“The Whig Interpretation of History”

Most of us, I hope, like living in the present, in the time into which we have been born.  Part of this affinity has something to do with familiarity.  Those of us relatively comfortable with computers, cars, and indoor plumbing naturally have great reluctance to give them up, and so account them as great and noble goods.

When we take this attitude and apply it to the past, we may often tend to justify and praise whatever we imagine helped lead to our current happy state.  This optimistic and somewhat childlike attitude has something praiseworthy about it.  It has the appearance of making history and  cause and effect have importance.  Unfortunately, this common approach to the past rarely has anything to do with the past at all.  What looks like “History” really a glorifies the present.

In his book, The Whig Interpretation of History Herbert Butterfield sets out to counter the “Whig” school of thought that sought to

. . . praise revolutions provided that they have been successful. . .

. . . emphasize certain principles of progress. . .

. . . divide the world into friends and enemies of progress.

“Whigs” have no monopoly on this sort of problem, but we gain insight by looking at The “Whig” methodology that flourished in the mid-late 19th century through World War I.  They stressed a few key themes:

  • The Reformation as a vehicle for political and religious liberty
  • The Scientific Revolution as a victory of knowledge over ignorance
  • The secularization and urbanization of the modern state as the apotheosis of history itself

As Butterfield points out, the Whig interpreter makes a number of key errors.

History has its place in the human desire for classification and order.  Just as God brought order out of chaos, so we too seek the same with our past.  But if one’s real point of reference is the past and not the present, the ‘Whigs’ will inevitably shoehorn people and events to fit the present.  Thus, Thomas Jefferson must be “good,” and George III must be “bad.”  Or Martin Luther = “good,” Pope Leo X = “bad” when we look at the Reformation.  In other words, we look to the past merely to confirm our present perspective.

But by ignoring complexity in people and events, and hinders our charity.  Leo X, for example, does not have to be a good pope to still come out ahead of Luther in areas like tolerance toward the Jews.  We can find many things to like about him.  Conversely, we can certainly claim Martin Luther as one of our heroes if we wish, but we will not understand those who disagree with us if we refuse to see his flaws.  We can love others better by seeing them as they really are.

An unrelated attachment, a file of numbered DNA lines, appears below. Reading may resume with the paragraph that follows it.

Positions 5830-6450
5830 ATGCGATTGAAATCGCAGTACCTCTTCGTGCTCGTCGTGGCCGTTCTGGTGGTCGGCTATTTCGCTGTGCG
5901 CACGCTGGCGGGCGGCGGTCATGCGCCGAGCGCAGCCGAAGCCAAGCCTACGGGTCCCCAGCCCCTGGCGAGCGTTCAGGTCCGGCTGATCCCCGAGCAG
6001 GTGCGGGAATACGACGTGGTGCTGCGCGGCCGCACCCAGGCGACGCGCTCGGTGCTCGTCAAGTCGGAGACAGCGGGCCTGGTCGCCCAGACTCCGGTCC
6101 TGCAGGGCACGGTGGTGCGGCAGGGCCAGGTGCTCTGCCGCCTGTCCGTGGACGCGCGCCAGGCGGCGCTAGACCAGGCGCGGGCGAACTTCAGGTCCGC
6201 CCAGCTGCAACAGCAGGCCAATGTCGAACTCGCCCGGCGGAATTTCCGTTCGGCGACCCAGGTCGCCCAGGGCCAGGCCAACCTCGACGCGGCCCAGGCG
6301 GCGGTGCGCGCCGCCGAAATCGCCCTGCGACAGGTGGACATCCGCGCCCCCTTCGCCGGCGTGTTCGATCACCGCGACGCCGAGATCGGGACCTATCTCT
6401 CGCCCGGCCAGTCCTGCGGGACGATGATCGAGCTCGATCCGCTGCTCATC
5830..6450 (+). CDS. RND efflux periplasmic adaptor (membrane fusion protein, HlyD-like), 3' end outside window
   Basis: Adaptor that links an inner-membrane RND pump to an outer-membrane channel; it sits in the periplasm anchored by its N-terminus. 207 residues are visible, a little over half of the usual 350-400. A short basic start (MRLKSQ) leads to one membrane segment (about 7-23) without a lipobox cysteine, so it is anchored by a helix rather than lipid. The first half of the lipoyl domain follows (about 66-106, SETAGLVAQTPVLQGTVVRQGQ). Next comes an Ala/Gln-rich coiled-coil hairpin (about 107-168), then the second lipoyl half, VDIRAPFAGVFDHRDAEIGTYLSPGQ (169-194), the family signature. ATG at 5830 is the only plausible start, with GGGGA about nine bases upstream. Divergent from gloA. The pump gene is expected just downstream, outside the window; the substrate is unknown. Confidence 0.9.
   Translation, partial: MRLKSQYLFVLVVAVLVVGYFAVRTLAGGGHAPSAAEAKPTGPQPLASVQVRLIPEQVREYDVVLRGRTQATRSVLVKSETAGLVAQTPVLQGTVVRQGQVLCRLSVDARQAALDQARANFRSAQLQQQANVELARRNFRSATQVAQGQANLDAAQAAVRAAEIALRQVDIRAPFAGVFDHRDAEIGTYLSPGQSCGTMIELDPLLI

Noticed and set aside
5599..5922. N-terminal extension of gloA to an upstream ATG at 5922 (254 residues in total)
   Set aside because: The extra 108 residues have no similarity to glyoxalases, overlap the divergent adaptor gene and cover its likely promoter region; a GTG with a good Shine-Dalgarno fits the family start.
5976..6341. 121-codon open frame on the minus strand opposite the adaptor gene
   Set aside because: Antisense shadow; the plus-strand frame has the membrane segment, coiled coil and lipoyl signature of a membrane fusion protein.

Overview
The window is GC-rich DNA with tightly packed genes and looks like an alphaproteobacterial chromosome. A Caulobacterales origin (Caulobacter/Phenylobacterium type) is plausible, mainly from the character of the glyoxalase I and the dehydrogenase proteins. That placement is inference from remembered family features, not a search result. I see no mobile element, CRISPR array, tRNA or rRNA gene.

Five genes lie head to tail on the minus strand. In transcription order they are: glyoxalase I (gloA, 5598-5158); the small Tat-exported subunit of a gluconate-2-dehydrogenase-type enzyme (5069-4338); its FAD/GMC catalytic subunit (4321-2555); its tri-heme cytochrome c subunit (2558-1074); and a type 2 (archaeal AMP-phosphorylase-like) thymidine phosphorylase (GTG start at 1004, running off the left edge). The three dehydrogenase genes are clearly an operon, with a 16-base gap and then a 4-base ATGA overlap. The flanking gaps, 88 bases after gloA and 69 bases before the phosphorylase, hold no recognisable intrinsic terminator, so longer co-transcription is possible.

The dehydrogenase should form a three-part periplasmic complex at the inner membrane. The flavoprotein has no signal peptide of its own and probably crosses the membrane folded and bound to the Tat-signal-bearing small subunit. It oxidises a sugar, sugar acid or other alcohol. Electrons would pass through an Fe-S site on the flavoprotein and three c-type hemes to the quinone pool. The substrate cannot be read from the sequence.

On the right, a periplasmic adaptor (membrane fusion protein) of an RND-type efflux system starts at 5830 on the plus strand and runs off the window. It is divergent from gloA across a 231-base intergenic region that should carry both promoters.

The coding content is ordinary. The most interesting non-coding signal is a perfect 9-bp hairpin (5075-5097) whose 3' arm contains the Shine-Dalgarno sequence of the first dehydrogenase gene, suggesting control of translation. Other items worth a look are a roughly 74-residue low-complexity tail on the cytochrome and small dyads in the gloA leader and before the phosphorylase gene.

In this way the Whig approach takes us away from reality.  History can aid us well in our knowledge of God and our worship of Him, provided that it presents the past in the right spirit.  Ideally of course, we draw correct conclusions about the past, but the right answer for the wrong reasons will only make us prideful.  An approach to history that enlarges our hearts may will not guarantee that we draw the right conclusions, but it will help lead us down paths of justice and mercy.

Butterfield rightly emphasizes that history can and should confront us with the “other.”  We need shaken from our complacency.  When we have confrontations with the “other” (fiction can also do this), we open ourselves to the possibility of transformation.  C.S. Lewis famously wrote,

The man who is contented to be only himself, and therefore less a self, is in prison. My own eyes are not enough for me, I will see through those of others. Reality, even seen through the eyes of many, is not enough. I will see what others have invented. Even the eyes of all humanity are not enough. I regret that the brutes cannot write books. Very gladly would I learn what face things present to a mouse or a bee; more gladly still would I perceive the olfactory world charged with all the information and emotion it carries for a dog. Literary experience heals the wound, without undermining the privilege, of individuality… in reading great literature I become a thousand men and yet remain myself. Like the night sky in the Greek poem, I see with a myriad of eyes, but it is still I who see. Here, as in worship, in love, in moral action, and in knowing, I transcend myself; and am never more myself than when I do.

Paradoxically, the study of history may benefit us most when it most resembles great fiction.